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EU Businesses faced with costly holiday pay bill - retailers, restaurants and others take note!

Nick Thorpe


United Kingdom

The European Court of Justice (ECJ) has confirmed that commission should be included as a component in the calculation of a worker’s holiday pay.

The European Court of Justice (ECJ) has confirmed that commission should be included as a component in the calculation of a worker’s holiday pay (in its ruling in Z.J.R. Lock v. British Gas Trading Limited).   The ruling means that any worker who receives commission in addition to their basic salary will be entitled to have this reflected in their holiday pay when they take annual leave.    

Businesses with operations in the European Union will be affected by this important judgement. Franchisors for whom this is an issue may well wish to alert their franchisees to prepare for the potential liabilities they are likely to face.

The ruling has potentially wide reaching implication for retailers and other businesses which pay sales commission.  Not only will they now be faced with even more complicated and costly holiday pay calculations but it could leave some businesses with a significant back pay bill, potentially running into millions.  Many will recall the reports last Summer of  UK department store John Lewis operator paying staff £40 million in back payments to correct past errors made in the calculation of holiday pay, to reflect shift premiums and overtime.  This ruling will now require retailers  and other businesses to review their payroll systems again to ensure commission is also included.

The ruling also leaves open questions about other elements of pay, including overtime and bonuses, and even "tips" – as the general principle behind this ruling is that all elements of pay intrinsically linked to the tasks that a worker is required to carry out  should be reflected in the worker's holiday pay when they take annual leave.

The case itself concerned Mr Lock, a sales consultant for British Gas.    Like many people in sales, Mr Lock's remuneration consisted of two main components: basic salary and commission.   His commission was paid in arrears on a monthly basis, based on sales achieved.

Mr Lock’s holiday pay had been calculated on his basic salary only.   While Mr Lock received commission payments during annual leave for sales made during previous weeks, during periods of annual leave when he did not undertake work, he would not generate any commission. Therefore, his pay would potentially be lower in the weeks following his return from leave than it would be if he had not taken any leave.

The ECJ was concerned that this might deter workers, like Mr Lock, from actually taking leave, particularly if commission represented a sizeable proportion of their total remuneration. In Mr Lock's case, commission accounted for up to 60% of his total remuneration.  The ECJ concluded that, as commission was intrinsically linked to the tasks Mr Lock was required to carry out, it should be factored into the holiday pay calculation.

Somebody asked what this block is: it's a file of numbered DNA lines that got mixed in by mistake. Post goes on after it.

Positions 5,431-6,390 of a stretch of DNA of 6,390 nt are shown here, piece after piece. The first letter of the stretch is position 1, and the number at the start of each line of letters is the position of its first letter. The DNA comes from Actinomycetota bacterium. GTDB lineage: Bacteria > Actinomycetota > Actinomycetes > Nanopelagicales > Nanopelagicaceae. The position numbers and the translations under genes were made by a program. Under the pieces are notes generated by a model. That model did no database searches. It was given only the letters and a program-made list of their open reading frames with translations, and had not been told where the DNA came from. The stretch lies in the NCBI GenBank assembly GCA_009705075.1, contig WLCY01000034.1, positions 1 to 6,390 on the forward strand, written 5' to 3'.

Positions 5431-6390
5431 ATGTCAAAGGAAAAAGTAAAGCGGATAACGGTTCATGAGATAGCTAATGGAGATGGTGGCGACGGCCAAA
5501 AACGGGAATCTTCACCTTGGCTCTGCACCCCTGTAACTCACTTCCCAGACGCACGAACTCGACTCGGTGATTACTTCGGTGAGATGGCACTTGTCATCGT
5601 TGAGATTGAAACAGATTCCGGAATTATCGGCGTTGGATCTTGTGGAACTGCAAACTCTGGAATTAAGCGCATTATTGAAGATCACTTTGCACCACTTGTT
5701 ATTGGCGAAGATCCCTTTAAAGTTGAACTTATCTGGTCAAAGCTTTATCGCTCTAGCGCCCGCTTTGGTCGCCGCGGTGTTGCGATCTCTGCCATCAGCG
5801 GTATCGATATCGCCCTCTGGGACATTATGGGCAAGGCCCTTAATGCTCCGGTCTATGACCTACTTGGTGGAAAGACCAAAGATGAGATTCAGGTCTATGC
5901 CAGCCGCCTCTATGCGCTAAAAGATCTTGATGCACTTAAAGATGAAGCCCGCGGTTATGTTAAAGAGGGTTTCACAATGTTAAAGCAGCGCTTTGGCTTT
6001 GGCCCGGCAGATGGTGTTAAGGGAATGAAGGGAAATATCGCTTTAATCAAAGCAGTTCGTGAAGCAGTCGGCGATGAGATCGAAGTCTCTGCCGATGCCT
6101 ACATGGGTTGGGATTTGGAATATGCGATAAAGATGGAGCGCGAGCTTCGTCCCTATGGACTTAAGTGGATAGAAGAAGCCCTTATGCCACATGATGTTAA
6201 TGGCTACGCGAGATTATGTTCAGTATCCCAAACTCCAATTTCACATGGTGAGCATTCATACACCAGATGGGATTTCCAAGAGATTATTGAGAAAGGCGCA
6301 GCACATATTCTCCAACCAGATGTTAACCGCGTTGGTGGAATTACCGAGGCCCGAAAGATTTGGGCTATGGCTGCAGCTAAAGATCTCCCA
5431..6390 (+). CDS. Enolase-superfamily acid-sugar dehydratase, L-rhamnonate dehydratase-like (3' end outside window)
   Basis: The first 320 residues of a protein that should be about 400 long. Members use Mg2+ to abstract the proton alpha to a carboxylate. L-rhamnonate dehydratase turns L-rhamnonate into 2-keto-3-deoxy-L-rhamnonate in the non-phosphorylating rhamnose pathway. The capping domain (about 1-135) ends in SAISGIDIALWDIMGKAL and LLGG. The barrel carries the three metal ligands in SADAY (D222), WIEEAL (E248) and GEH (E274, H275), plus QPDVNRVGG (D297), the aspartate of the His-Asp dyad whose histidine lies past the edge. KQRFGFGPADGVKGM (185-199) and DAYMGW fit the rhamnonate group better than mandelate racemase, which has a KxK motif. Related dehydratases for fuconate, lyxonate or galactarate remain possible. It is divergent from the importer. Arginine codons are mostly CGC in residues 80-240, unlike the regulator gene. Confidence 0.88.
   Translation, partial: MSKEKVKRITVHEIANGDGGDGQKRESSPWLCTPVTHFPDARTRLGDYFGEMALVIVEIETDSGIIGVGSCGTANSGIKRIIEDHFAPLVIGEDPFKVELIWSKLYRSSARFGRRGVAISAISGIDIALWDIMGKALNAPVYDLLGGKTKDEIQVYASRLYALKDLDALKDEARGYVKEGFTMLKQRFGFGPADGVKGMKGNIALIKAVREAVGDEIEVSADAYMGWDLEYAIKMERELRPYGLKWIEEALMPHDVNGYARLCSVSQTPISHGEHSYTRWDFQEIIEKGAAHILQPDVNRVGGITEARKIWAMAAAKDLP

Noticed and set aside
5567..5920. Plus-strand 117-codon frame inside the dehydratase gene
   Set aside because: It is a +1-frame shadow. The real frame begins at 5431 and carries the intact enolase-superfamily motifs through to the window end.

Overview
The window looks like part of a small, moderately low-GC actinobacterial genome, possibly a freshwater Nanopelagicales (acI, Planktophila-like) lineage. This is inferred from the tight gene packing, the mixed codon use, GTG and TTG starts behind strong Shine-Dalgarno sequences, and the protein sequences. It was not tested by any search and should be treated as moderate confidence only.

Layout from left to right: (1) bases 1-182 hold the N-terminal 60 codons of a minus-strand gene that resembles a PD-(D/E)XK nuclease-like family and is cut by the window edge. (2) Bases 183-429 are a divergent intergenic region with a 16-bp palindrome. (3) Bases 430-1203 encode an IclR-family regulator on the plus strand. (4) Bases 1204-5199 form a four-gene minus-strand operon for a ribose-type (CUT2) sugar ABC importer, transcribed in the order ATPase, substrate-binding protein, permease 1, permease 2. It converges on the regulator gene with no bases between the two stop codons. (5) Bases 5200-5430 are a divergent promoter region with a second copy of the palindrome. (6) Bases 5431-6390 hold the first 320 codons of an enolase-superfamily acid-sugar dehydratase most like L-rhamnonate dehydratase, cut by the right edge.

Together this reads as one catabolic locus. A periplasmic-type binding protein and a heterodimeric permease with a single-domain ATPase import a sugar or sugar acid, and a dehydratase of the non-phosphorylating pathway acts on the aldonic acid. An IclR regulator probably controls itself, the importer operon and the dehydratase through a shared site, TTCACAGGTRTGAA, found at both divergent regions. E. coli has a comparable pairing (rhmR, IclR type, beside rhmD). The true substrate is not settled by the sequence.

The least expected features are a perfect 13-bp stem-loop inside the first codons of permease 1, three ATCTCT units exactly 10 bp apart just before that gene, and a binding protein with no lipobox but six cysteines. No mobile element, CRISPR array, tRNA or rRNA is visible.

As to how one might calculate the amount of commission payable during annual leave, the ECJ left this question for the national courts to decide.

In its ruling, the ECJ makes reference to calculating the amount of commission on an “averaging” basis. However, the ECJ said it was for the national courts or tribunals to assess whether using an average calculated over a particular reference period as a method to calculate the commission payable to a worker in respect of their annual leave achieved the objectives of the Working Time Directive.   In other words, an employment tribunal would need to satisfy itself that the method used by an employer to calculate the commission payable during annual leave does not leave the worker financially worse off and potentially deter the worker from taking leave.

As the law currently stands in the UK, the reference period to calculate “average” pay is a 12 week period. However, as the Advocate General noted in his earlier opinion, using a longer reference period may be more appropriate when it comes to calculating an “average” in relation to commission payments, particularly when there are peaks in sales, for example in the lead up to Christmas.   Determining the appropriate reference period and amount which is representative of the commission that a worker would otherwise have earned (and which will not leave the worker financially worse off if he takes leave) will depend on a number of factors, including the nature of the work, how the commission is earned and the regularity of the payments.

The ruling has been reported in the national press in the last few days.  It is likely to be only a matter of time before sales staff will start to question their holiday pay calculations.   It is therefore important for businesses to take pro-active steps now to understand their potential exposure, how it might be mitigated and how best to calculate holiday pay going forward.

If you have any queries regarding the potential impact that this case might have on your current commission and holiday pay arrangements, please do not hesitate to speak to any member of our team.

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